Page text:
– There is no wrong answer.
– Do three sets of writing at your natural writing pace. Figure the average. This is your Writing Pace Word Count.

Exercise 3: Look at a calendar of November and decide what days you will actually be writing.
– In a perfect world you’d write all 30 days, but realistically it’s not going to happen. You’re going to have days where work, school, family, or health prevents you from writing.
– Pencil in your writing days. Now, divide 50,000 by the number of days you intend to write. This is your Daily Word Count Goal.
– Divide your Daily Word Count Goal by your Writing Pace Word Count. This is the number of writing sprints you’ll need to do for each writing day in November.

EXAMPLE: Julie wants to write 50,000 words in November. She has 5 days she can’t write, and she can write 500 words in 15 minutes.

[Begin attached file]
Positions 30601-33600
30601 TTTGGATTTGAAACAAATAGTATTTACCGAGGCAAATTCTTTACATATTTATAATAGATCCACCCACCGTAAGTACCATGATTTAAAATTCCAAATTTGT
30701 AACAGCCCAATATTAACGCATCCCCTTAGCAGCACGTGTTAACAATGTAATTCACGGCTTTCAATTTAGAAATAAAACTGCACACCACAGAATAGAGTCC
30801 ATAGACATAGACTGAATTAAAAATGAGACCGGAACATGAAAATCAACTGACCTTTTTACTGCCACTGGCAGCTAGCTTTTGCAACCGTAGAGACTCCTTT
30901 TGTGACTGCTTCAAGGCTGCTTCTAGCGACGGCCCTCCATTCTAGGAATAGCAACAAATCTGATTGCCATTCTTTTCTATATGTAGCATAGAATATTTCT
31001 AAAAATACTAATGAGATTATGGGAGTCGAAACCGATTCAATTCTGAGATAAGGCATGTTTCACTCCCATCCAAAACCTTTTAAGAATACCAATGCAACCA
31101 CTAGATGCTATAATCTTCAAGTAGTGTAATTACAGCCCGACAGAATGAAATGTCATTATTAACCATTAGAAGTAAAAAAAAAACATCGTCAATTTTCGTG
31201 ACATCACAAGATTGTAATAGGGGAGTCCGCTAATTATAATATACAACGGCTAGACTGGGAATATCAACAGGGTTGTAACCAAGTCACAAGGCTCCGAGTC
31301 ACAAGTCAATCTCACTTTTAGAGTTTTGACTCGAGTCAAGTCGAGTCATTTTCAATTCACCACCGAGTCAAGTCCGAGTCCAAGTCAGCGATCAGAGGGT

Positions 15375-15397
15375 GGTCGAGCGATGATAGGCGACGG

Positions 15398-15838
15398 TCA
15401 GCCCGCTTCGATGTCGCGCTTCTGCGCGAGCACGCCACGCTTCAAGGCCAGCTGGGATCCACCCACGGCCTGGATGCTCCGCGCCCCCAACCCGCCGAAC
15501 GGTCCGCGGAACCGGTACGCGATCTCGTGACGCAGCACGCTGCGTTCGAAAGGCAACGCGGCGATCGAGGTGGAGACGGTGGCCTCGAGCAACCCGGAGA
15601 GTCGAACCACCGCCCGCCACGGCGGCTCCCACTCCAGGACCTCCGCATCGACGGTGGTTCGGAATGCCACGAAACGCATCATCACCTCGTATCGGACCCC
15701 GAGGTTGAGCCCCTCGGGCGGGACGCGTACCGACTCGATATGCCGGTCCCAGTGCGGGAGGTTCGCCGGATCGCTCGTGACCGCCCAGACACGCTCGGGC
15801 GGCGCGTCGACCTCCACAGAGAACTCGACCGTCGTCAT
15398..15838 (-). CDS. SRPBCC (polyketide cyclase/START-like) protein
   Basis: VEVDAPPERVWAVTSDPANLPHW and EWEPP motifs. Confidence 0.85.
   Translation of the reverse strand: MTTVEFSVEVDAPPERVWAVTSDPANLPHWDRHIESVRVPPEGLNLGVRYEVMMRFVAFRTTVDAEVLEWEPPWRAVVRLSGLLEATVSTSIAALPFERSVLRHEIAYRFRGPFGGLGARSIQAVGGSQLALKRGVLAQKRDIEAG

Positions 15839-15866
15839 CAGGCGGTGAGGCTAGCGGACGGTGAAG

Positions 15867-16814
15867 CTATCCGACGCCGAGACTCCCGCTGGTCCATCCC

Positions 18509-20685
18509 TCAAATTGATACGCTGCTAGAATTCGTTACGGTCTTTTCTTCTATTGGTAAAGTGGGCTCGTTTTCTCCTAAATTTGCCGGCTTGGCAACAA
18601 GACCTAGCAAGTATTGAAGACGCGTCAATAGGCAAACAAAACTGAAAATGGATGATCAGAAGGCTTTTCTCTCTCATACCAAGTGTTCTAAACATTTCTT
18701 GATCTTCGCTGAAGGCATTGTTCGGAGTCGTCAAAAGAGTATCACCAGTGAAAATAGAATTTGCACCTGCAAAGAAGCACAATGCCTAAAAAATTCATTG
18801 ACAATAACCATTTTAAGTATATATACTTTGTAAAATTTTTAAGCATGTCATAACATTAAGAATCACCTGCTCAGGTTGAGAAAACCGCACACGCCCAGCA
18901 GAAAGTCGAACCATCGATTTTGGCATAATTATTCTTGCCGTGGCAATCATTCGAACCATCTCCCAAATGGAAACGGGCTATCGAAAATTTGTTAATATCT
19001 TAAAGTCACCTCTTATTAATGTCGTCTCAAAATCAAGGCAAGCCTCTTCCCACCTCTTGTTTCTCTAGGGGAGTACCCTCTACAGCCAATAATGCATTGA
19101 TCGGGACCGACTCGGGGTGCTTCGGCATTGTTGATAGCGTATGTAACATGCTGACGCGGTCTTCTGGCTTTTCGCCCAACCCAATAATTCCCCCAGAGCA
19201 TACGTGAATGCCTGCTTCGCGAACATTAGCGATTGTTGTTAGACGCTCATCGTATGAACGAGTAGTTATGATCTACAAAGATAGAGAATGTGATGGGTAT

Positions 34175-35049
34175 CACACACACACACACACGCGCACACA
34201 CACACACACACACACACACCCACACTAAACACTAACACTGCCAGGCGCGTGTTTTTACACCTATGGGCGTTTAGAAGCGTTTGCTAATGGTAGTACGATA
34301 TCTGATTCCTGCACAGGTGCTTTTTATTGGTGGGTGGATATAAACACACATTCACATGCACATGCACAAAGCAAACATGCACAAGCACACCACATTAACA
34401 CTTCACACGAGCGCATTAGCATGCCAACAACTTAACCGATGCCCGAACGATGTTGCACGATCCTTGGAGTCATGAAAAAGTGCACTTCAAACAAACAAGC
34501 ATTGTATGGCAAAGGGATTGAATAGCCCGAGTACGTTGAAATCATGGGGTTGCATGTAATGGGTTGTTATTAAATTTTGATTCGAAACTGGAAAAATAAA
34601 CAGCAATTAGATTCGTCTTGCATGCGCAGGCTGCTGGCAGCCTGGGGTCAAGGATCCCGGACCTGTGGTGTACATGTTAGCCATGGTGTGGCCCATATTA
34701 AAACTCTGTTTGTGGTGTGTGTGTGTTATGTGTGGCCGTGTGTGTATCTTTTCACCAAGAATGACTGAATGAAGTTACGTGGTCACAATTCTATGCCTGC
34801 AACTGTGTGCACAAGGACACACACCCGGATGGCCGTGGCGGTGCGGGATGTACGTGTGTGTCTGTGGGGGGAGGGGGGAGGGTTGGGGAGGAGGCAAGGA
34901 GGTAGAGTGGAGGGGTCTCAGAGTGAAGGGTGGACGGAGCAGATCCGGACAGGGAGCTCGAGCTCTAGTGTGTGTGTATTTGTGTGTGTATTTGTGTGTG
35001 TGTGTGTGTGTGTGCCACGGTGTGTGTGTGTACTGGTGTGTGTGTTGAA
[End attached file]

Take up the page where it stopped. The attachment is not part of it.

50,000/25 = 2000 (daily word count goal)
2000/500 = 4
Julie will need to schedule 4 writing sprint so of 15 minutes each to hit her daily word count goal. 

Exercise 4: What do you need to write?
– Very few people can sit down in any environment and write without problems. If you’re one of those lucky people, bask in the glow of your own awesomeness and skip this exercise. If you’re not, no worries.
– Over the next week take notes about what was going on around you on the days you write best.
Do you work better at a desktop or on the couch using a laptop?
Do you like music or silence?
Will any noise work, or do you need a specific playlist?
What time of day do you feel the most creative?
Do you write better in pjs or dressed up for work?
Do you need a snack?
Do you need some water?

NaNoWriMo Boot Camp Day 1: Establish a Baseline
NaNoWriMo Boot Camp Day 2: Finding a Plot
NaNoWriMo Boot Camp Day 3: The Antagonist
NaNoWriMo Boot Camp Day 4: The Protagonist
NaNoWriMo Boot Camp Day 5: Motivation and Inspiration
NaNoWriMo Boot Camp Day 6: Set The Stage